Barrington Moore suggests that the moment of revolt is reached when a ruler or ruling group breaks the implicit social contract by actions which outrage the subjects’ sense of what they can properly expect of their government: if for example the government resorts to what are called in some legal codes “cruel and unusual” punishments. Even then, governments can literally get away with murder if adequate preparations have been made to condition people on what to expect.
Moore places great emphasis on Stanley Milgram’s famous experiment which attempted to discover “at what point and under what conditions human beings would cease to obey legitimate authority when its commands became obviously cruel,” an experiment which had the disturbing result of showing that it was comparatively easy to persuade people to act against their better instincts if they were convinced either by the authority of the person giving orders or by the validity of the purpose which they thought they were serving. (Milgram’s experiments involved putting the subjects in a situation where they believed they were being asked to inflict intense pain on a total stranger in the interest of what was portrayed to them as legitimate scientific research.)
Most often, Moore suggests, revolts break out less as a result of positive action by governments than because the sovereign authority is no longer capable of performing the tasks which can reasonably be expected of it—above all those of providing security and protection for the ruled. It is the breakdown of government—as in Russia in 1917—rather than the tyranny of a strong government which provides the occasion for revolution; and even then it is only when such weakness is far advanced that the act of revolt, the refusal of soldiers to obey their officers and to fire on the crowd, for example, leads to a full-scale revolution. Moreover a successful revolution can only occur when the mass of the people no longer share the moral and political values of the government. A government preserves its hegemony only as long as its subjects accept its basic ideological assumptions. Submission to tyranny is the result of moral and psychological conditioning as much as of physical pressure.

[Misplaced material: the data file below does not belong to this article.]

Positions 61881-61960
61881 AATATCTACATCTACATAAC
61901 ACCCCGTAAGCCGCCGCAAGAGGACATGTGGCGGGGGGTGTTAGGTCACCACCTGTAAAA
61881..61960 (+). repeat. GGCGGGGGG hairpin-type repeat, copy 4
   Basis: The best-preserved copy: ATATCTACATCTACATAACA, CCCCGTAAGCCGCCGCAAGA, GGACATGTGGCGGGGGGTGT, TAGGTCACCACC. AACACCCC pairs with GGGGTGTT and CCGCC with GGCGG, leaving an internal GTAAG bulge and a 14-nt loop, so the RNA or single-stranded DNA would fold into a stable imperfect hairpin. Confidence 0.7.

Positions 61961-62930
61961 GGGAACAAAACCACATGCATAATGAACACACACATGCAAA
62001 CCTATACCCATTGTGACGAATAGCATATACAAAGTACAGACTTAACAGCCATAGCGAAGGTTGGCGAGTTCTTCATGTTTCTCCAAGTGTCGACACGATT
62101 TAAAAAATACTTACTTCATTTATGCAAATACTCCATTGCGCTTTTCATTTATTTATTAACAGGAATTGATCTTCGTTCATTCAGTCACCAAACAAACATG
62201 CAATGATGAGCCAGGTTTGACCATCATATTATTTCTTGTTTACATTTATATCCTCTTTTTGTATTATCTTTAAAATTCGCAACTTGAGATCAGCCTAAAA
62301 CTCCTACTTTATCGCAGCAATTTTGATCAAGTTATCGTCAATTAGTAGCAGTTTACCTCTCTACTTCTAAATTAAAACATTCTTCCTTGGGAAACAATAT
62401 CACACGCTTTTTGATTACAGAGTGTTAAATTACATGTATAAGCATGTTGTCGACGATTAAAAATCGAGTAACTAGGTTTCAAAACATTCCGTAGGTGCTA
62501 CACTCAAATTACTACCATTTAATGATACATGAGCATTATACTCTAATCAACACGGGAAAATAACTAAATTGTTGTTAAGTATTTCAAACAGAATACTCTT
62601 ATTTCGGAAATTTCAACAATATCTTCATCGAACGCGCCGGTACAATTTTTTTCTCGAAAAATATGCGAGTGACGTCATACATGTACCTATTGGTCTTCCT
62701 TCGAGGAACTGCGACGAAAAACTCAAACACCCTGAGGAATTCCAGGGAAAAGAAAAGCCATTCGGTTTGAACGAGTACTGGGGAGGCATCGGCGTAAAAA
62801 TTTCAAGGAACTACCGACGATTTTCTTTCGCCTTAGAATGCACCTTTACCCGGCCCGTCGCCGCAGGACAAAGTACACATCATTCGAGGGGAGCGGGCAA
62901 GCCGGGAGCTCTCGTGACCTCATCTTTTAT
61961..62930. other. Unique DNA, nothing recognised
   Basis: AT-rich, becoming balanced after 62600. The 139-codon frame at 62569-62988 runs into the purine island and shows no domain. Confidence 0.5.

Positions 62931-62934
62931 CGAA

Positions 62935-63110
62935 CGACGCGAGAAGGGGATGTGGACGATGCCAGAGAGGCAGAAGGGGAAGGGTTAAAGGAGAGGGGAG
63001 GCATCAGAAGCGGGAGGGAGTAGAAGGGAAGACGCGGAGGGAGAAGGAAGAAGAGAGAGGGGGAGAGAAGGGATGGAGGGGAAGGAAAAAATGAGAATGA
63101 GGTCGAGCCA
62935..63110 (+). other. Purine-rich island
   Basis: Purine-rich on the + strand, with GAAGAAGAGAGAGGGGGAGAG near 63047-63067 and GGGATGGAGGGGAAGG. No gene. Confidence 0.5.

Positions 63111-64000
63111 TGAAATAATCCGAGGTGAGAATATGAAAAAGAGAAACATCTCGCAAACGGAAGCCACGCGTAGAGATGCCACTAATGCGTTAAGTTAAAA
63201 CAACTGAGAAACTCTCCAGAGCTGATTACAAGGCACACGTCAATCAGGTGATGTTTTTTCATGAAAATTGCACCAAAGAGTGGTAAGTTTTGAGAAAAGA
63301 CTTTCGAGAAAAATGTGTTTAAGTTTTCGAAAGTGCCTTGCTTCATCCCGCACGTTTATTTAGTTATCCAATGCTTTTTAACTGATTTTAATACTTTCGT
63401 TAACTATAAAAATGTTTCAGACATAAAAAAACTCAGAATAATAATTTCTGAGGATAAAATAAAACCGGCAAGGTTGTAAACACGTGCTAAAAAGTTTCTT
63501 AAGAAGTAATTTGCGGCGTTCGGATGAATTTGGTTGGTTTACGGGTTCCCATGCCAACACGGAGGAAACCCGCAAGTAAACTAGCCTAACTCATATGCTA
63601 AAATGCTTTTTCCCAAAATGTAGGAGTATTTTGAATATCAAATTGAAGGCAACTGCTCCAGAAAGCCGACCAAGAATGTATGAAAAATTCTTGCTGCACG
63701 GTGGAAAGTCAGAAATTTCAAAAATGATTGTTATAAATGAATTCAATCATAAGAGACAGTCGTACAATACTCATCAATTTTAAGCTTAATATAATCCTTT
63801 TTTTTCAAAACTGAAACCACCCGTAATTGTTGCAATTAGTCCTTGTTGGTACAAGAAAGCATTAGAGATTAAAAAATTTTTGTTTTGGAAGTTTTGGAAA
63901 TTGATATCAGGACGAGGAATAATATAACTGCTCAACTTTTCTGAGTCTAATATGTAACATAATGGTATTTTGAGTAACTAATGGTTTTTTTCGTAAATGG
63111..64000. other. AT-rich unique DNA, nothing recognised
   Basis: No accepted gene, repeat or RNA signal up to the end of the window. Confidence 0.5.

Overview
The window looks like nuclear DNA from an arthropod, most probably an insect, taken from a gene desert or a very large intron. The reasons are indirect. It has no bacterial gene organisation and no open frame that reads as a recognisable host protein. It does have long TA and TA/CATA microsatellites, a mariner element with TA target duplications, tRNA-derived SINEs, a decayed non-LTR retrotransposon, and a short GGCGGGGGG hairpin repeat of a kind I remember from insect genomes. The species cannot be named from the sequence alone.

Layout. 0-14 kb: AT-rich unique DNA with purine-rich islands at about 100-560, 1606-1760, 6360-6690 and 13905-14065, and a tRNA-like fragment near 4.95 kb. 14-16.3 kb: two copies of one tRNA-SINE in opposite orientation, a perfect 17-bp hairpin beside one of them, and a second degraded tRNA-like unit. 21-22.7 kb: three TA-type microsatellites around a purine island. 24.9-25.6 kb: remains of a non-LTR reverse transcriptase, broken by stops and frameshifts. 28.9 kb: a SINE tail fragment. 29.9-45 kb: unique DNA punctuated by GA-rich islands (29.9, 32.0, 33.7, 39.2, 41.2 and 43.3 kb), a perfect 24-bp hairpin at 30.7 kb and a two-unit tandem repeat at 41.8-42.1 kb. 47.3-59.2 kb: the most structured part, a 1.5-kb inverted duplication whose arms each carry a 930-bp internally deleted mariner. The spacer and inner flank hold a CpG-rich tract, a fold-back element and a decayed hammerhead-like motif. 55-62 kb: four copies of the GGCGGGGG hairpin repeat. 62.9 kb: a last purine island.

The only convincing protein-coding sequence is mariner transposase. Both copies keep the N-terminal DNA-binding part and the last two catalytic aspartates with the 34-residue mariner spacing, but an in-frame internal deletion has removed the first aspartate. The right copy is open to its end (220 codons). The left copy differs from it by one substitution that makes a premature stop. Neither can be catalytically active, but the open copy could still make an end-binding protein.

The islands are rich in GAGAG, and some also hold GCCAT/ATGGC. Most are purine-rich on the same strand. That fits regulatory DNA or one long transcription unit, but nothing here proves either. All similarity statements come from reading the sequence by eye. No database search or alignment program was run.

It is considerations of this kind that lead Barrington Moore into his long discussion of German social history between 1848 and 1920 which forms the central and most substantial section of his book. In it he claims to be showing how the processes of repression and revolt “worked themselves out among the German workers during the transition from the artisans’ way of life to that of advanced industrial capitalism.” The choice of Germany as a historical example for a discussion of this kind is obviously valid. Of all the industrial societies of the West, Germany had the most disciplined and the hardest-working proletariat. In Germany the hegemony of an older preindustrial elite was maintained well into the twentieth century without serious challenge, while, under the Nazis, the sense of decency which might have been expected to lead to some form of moral revolt had been sufficiently inhibited to make resistance to Hitler’s barbaric commands almost negligible.
In his discussion of Germany and of the German working class, Barrington Moore returns to one of the themes of Social Origins of Dictatorship and Democracy and questions the validity of the Marxist analysis in the German case. He argues, using statistical tables, that there never was a true proletariat in Germany and, more surprising still, that the extent and effect of urbanization in Germany have been much exaggerated. “It is clear,” he writes, “that the industrial proletariat, no matter how defined, was still in 1907 a very small minority of the German population.” He points out that the big cities of Germany were only five in number and that the majority of such industrial workers as there were lived in small and middle-sized towns. “So much,” he says, “for crowding into cities.” Well, perhaps the accepted picture of the period 1870-1914 as being one, as Sir John Clapham put it, of “a whole nation rushing to town” needs correcting, but before accepting Barrington Moore’s figures at their face value one would like to know where the rapidly increasing population of Germany was going if not into swelling the size of the cities, since by the 1890s they were no longer emigrating. One also cannot help wondering whether an analysis based on categorizing “large cities” as those of over 500,000 inhabitants maybe fails to allow for the industrial areas of Germany like the Ruhr basin, where a number of small industrial towns are conglomerated to form a single industrial district.